There were two winners from Sei Young Kim’s maiden major title at Aronimink Golf Club at the weekend.
The 10-time Tour winner finally bagged the major victory that has long seemed in her destiny but in the bigger picture it was also a win for golf architecture.
Since 2015 – when KPMG and the PGA of America came on board with the tournament – it has not only elevated its stature among the five women’s majors but has also helped make the business case for playing the game’s most important tournaments on its best courses.
What had formerly been the LPGA Championship has been transformed and could now argue to be behind only the US Women’s Open in terms of its standing in the game.
Some of this has to do with an increase in prize money (this year’s purse was US$4.3 million, up from US$2.25 million in 2014) but much of it also has to do with an impressive list of host venues.
"While good fields will inevitably put on a good show – even on an ordinary golf course – golf is at its best when the venue matches the occasion."
Of the six courses played since the new deal came into effect only one – Westchester Country Club – was without prior major credentials.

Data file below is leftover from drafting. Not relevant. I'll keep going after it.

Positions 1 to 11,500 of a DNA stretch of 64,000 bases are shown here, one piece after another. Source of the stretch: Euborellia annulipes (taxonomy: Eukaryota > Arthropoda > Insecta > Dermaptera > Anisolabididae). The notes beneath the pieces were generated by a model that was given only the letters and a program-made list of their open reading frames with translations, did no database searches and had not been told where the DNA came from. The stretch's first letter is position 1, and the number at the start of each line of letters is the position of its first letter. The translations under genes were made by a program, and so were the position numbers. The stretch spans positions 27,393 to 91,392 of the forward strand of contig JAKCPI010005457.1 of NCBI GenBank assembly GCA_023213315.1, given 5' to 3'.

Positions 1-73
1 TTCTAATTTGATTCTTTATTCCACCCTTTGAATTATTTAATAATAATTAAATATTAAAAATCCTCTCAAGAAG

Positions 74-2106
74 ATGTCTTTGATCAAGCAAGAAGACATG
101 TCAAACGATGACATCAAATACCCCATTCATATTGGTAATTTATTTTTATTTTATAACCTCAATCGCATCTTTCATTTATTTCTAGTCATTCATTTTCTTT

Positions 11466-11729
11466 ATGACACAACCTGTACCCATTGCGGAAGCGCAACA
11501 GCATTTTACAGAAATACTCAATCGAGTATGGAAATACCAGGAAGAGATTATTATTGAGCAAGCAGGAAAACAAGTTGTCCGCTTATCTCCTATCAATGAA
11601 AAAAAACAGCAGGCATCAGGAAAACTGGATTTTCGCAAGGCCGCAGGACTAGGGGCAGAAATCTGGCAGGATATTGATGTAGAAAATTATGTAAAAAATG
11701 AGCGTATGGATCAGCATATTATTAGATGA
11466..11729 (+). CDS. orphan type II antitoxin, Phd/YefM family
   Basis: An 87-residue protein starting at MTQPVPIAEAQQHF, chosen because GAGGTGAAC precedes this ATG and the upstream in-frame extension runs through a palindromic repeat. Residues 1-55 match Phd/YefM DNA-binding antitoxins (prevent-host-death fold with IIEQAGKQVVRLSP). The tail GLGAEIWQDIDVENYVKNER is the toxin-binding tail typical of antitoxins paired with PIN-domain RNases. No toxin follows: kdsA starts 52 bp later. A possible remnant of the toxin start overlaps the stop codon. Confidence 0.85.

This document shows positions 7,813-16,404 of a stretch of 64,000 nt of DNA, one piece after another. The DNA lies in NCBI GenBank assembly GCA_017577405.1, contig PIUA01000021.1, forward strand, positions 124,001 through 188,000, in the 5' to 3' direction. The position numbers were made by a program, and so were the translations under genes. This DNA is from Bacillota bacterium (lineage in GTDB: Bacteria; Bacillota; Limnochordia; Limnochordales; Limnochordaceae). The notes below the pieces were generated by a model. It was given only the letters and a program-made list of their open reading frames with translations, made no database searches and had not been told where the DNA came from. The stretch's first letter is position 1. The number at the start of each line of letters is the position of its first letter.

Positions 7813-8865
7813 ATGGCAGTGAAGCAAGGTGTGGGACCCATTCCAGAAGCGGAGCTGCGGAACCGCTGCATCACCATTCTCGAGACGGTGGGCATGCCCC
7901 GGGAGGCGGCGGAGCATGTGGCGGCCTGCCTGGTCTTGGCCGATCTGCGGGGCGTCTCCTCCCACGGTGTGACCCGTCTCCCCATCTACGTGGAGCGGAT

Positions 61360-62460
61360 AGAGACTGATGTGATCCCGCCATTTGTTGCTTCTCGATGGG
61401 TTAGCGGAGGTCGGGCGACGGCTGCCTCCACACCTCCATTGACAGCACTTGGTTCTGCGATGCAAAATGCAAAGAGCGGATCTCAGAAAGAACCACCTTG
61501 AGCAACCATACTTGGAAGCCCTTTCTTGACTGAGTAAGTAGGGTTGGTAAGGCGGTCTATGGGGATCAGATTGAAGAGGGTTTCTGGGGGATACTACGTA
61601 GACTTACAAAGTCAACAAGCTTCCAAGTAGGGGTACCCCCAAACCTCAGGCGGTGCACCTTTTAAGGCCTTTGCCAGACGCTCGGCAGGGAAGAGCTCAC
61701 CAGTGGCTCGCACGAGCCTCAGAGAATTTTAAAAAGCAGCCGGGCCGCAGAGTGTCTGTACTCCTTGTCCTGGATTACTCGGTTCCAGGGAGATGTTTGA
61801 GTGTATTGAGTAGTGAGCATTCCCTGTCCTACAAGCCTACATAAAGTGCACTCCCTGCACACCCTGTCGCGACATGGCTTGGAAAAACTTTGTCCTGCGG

Sahalee Country Club, Olympia Fields, Hazeltine National, Kemper Lakes and this week’s venue, Aronimink, have all previously hosted Grand Slam events and their standing in the game automatically transfers credibility to the tournament.
While perhaps not the most admired courses in the US, all are a step up from previous host venues and all have contributed to creating compelling finishes.
The thrilling playoff between Brooke Henderson and Lydia Ko at Sahalee in 2016 was among the most memorable golf moments of the year as was Danielle Kang’s brilliant 3-wood to the 72nd hole at Olympia Fields a year later.
And who could forget the extraordinary birdie Hannah Green made on Hazeltine’s notorious 16th hole on Sunday last year, trumped only by the nerveless up and down for par from a greenside bunker on the final hole?
While good fields will inevitably put on a good show – even on an ordinary golf course – golf is at its best when the venue matches the occasion.
The ‘new look’ KPMG Women’s PGA Championship has proved the point and there is a lesson for all Tours to learn from its success.
Commercial realities will always play a role in selecting venues for tournaments but the credibility of the host course must be an integral part of the decision making process.
At the most important tournaments especially, the field of play is a crucial element of the storyline and needs to be afforded the same respect as the placement of the corporate hospitality tents.